CHIPRA Mandated Evaluation of Express Lane Eligibility: First Year Findings. b. New Ongoing Costs Associated with ELE

12/01/2012

Most ELE programs incur new ongoing costs (Figure III.5). For example, ELE programs for Iowa Medicaid, Maryland, New Jersey, and Oregon include mailings to potential ELE enrollees that would otherwise not be sent.26 These mailings cost the public sector approximately $12,000 per year for Iowa, $24,000 per year for Oregon, $75,000 per year for Maryland, and $251,000 per year for New Jersey.27, 28 Data available for Iowa suggest the response rate for this mailing is about 10 percent. Given the rate at which mailings are successfully converted to enrollments, mailing costs per ELE enrollment ranged from $6 for Oregon and $9 for Iowa Medicaid to $122 for New Jersey (data for Maryland were not available).


Figure III.4. Value of Time Saved from Processing ELE Applications and Renewals, Per Year

Figure III.4. Value of Time Saved from Processing ELE Applications and Renewals, Per Year

Source: Mathematica analysis of Interviews and follow-up correspondence with state staff between January and June 2012.

Notes: Maryland’s current ELE process saves no time compared to the traditional application. For New Jersey, the value of time savings accrues to the third-party contractor, since contracts were not revised to account for ELE. Thus, savings to the public sector are shown here as zero. As explained earlier in the chapter, these estimates assume no impact on total enrollment—any increase in enrollment that might be caused by ELE would result in reduced time savings, meaning the total administrative savings would be overstated here.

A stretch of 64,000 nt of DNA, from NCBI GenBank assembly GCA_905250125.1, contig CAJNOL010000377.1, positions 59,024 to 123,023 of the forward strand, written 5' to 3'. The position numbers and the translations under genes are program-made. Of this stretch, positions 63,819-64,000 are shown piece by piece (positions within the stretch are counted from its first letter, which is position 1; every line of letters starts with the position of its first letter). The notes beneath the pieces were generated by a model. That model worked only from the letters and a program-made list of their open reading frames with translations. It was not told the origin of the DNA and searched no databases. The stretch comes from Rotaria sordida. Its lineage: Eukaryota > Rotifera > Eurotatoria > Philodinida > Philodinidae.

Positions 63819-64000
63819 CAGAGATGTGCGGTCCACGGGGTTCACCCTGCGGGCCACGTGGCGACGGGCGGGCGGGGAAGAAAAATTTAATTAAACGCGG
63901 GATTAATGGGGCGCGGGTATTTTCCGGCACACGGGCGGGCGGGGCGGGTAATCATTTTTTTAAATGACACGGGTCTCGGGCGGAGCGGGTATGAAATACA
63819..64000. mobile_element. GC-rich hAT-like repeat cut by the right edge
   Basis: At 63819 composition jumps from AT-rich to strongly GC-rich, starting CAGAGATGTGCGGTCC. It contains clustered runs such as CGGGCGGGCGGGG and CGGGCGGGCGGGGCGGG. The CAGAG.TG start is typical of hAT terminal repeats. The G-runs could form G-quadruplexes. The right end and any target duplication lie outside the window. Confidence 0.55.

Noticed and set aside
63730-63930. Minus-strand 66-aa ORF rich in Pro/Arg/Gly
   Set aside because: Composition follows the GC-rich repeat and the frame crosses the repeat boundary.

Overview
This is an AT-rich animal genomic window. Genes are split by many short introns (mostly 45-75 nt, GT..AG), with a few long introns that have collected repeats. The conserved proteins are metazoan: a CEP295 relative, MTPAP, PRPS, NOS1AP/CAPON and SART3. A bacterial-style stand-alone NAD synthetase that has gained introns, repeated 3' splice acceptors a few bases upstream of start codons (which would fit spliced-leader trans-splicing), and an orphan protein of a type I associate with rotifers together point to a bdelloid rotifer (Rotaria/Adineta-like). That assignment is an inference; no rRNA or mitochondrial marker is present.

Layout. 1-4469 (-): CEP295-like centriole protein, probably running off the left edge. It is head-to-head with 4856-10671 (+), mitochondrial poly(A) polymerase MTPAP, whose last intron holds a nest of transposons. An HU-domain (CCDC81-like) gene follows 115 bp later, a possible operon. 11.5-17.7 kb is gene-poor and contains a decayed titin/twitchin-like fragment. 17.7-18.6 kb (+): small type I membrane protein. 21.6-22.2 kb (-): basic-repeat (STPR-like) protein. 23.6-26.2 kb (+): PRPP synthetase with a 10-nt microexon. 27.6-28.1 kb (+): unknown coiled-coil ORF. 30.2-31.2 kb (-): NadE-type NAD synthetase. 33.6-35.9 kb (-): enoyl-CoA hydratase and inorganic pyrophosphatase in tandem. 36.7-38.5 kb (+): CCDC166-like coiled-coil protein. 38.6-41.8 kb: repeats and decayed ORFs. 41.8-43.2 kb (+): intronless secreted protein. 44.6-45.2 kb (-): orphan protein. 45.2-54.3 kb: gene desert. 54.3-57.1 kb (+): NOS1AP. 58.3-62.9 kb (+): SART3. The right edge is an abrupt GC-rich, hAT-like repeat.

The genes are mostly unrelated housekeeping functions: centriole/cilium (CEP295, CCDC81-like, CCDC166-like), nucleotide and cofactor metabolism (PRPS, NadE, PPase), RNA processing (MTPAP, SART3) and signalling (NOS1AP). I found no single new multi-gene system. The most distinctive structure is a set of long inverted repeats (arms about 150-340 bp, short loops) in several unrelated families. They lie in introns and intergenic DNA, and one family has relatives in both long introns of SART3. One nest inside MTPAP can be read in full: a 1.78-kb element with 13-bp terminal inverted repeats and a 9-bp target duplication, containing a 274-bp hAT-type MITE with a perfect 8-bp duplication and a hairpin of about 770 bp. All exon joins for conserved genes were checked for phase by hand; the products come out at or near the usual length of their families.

ELE = Express Lane Eligibility.


In Oregon and Iowa Medicaid, ELE also results in time being spent on unsuccessful ELE applications, which cost staff time that would not be spent if applications were submitted only through the traditional route. For Oregon, around 23 percent of ELE applications do not result in enrollments, and for Iowa Medicaid around 11 percent of ELE applications do not result in enrollments. The time spent on these unsuccessful applications costs about $8 per application in Oregon and about $7 per application for Iowa Medicaid, resulting in annual costs of $9,000 and $1,000 respectively.


Figure III.5. New Ongoing Costs Associated with ELE, Per Year

Figure III.5. New Ongoing Costs Associated with ELE, Per Year


26 In some states, outreach mailings that are associated with ELE would probably have been sent even if ELE had not been implemented. For example, in Maryland, tax outreach mailings were done before the process evolved into ELE in 2010. However, since mailings are an intrinsic part of ELE in these states, and since we do not know the extent to which mailings would or would not have happened without ELE, we have included the costs of all ELE mailings in our estimates of ELE costs.

27 For Iowa Medicaid and Maryland, regular mailing costs include printing, materials, and postage. For New Jersey, regular mailing costs include printing, materials, postage, and mailing assembly. For Oregon, regular mailing costs include printing, materials, postage, and staff time, including programming. Maryland’s partner agency may also incur monthly staff costs; however, the Office of the Comptroller did not participate in the first year of this evaluation, so these data are unavailable.

28 The number of ELE packets that New Jersey mails out has steadily declined over time. The estimates of $251,000 per year and $122 per successful application reflect the average since program implementation. In 2009, 300,000 packets were mailed, but in 2011 only 41,000 packets were sent. Thus, by 2011 ELE mailing costs had declined to $76,000 per year. However, since response rates in 2011 were lower than in 2009, the mailing cost per successful ELE enrollment was actually higher by 2011, at $150 per successful ELE enrollment.

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